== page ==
So out they went - although Princess Di, that tramp, managed to sneak back into the lesson. That's how desperate we were. For 48 hours we scoured our brains and the internet, lobbing names back and forth. In between that 48 hour period was a sleepless night of staring at the ceiling for inspiration. The ceiling was most disappointing: it offered me nothing. Nothing! The vast majority of the names we came up with were for the most part Egyptian and to a lesser degree Lebanese. Given the age and cultural wealth of these two cultures, this shouldn't be surprising. Gulf 'culture' -
the Cooperation Council for the Arab States of the Gulf was established in 1981 - is young, a mere embryo in comparison to its North African & Mediterranean neighbours. Who's had time to do anything of value and die? (Of course, I may be asking the same question 50 years from now. Okay, maybe 100.)

Our desperation increased. We scoured our sources: Mr. N and Ms. K came up empty-handed. Every person who sparked the faintest glimmer of hope turned out to be still alive. "What about ---?" "Still Alive." "Damn!" We looked for dead athletes. Then we heard, with not a little gruesome thrill, that Spanish footballer Antonio Puerta had collapsed during a game and had to be taken to hospital. "Maybe he'll die!" cried Señor GG. Of course he did die and we both feel like heels. In fact, over the next few weeks, a significant number of very very famous people will be keeling over. All because of us.

In case you're dying of curiosity, in the end we chose Egyptian Nobel Prize-winning author Naguib Mahfouz, Egyptian singer Umm Kulthum, that Egyptian-dating tart Di, and Lebanese-born Khalil Gibran. And Sheikh Maktoum bin Rashid Al Maktoum. Sheikh Maktoum bin Rashid Al Maktoum? You know Sheikh Maktoum bin Rashid Al Maktoum, don't you? He was the former Vice President & Prime Minister of the UAE and Emir of Dubai who dabbled in real estate and bred prize-winning thoroughbred racehorses. Fortunately for us, he died last year at the age of 63 and he is, without a doubt, someone young adults and kids can really absolutely definitely unquestionably relate to. YES!!! we screeched, jolted out of seats in pure electric joy, pumping our fists into the air, and high-fiving each other. We've found him!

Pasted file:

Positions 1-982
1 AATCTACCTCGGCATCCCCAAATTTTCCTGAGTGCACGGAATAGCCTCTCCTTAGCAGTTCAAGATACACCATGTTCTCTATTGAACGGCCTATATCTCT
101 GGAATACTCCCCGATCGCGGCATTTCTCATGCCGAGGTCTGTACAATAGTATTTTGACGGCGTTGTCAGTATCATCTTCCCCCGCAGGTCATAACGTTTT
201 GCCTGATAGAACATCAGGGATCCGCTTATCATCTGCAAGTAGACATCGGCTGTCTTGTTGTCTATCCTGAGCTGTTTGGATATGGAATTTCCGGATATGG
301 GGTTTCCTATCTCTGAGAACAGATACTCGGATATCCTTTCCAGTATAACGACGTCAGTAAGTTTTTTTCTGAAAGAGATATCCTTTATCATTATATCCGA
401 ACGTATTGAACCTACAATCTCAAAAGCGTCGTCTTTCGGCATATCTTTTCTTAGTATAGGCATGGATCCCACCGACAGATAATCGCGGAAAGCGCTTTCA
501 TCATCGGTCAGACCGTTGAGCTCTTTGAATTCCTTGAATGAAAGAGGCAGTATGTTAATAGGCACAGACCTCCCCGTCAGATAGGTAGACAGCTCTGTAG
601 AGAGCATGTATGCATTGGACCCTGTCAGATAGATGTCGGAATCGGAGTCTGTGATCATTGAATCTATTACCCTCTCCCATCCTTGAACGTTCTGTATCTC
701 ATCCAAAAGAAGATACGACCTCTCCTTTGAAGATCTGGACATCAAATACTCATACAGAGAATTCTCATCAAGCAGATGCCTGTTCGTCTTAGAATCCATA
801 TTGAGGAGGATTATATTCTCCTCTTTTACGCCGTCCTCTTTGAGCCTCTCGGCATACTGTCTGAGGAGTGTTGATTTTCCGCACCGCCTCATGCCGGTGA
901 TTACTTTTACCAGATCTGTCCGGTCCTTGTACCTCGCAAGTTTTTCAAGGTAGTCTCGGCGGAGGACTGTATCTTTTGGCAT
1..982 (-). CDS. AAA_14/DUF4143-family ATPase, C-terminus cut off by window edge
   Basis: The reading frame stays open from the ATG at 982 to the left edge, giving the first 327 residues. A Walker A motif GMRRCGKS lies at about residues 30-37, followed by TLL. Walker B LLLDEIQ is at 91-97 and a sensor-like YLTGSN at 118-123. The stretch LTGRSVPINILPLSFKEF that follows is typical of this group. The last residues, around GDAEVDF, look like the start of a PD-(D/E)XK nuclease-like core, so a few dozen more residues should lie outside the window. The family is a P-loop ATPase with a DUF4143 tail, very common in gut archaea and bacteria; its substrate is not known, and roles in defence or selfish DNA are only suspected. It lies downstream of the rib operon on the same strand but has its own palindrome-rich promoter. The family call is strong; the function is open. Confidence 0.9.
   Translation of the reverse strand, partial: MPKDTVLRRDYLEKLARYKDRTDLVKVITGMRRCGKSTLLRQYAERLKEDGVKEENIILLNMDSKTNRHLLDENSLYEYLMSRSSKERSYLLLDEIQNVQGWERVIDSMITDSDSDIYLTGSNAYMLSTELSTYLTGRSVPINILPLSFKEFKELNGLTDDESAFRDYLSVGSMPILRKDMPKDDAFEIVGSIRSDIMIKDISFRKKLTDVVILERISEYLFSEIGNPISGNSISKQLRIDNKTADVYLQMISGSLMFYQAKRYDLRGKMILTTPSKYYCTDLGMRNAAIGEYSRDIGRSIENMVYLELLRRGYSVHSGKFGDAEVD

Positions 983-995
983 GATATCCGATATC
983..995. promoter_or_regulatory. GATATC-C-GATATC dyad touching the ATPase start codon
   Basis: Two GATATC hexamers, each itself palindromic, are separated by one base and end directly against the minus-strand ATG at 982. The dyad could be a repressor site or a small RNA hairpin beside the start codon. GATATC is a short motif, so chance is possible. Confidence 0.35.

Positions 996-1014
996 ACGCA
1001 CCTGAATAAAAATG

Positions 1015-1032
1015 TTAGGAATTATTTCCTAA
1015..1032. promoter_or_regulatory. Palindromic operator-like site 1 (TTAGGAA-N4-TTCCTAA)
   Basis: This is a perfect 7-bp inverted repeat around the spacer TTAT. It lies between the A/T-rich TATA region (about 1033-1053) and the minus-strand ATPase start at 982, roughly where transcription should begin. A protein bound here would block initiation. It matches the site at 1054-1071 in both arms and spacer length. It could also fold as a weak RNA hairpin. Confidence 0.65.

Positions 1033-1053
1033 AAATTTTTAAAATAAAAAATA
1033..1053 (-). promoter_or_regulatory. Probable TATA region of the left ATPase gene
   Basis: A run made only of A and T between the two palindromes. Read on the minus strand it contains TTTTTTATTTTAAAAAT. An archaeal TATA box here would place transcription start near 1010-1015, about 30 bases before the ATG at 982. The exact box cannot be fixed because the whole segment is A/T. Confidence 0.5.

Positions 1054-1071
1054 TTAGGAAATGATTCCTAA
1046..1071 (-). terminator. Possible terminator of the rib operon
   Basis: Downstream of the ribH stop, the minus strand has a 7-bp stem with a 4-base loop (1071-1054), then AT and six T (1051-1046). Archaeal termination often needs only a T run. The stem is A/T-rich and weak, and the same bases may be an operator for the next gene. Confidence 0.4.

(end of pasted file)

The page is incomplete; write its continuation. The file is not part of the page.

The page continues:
But the book is done - or at least our contribution to it. Of course, it hasn't received final approval yet - the Kultural Editor has yet to come down from the mountain with a verdict. I suspect more rewrites. Ultimately it'll be too fundo for most countries in the NAME and not fundo enough for Saudi. And preliminary eyebrows have already been raised about a chapter in which a (male) university student is looking for a (male) roommate. The objection? Why would 2 men live together in an apartment when they can live at home until they get married?

Oi vey.


Me and my camera said...

Camus was born in Algeria.

I believe he's dead.

Does he count?

La Gatita Gringa said...

Damn! Now Camus is,without a doubt, someone young Muslim adults and kids can really absolutely definitely unquestionably relate to!!!

Anonymous said...

I'm sure you did a great job with what you had to work with. Wouldn't have been much easier to find live role models, right?

Ms. K

Me and my camera said...

Camus wasn't a Christian...

Jillian said...

Hey, Basri just died ;)

Di Mackey said...

I tried giggling quietly, so as not to disturb those who are working very seriously at computers nearby ... the giggling became breathy giggles unbecoming to your post.

Hilarious at so many points.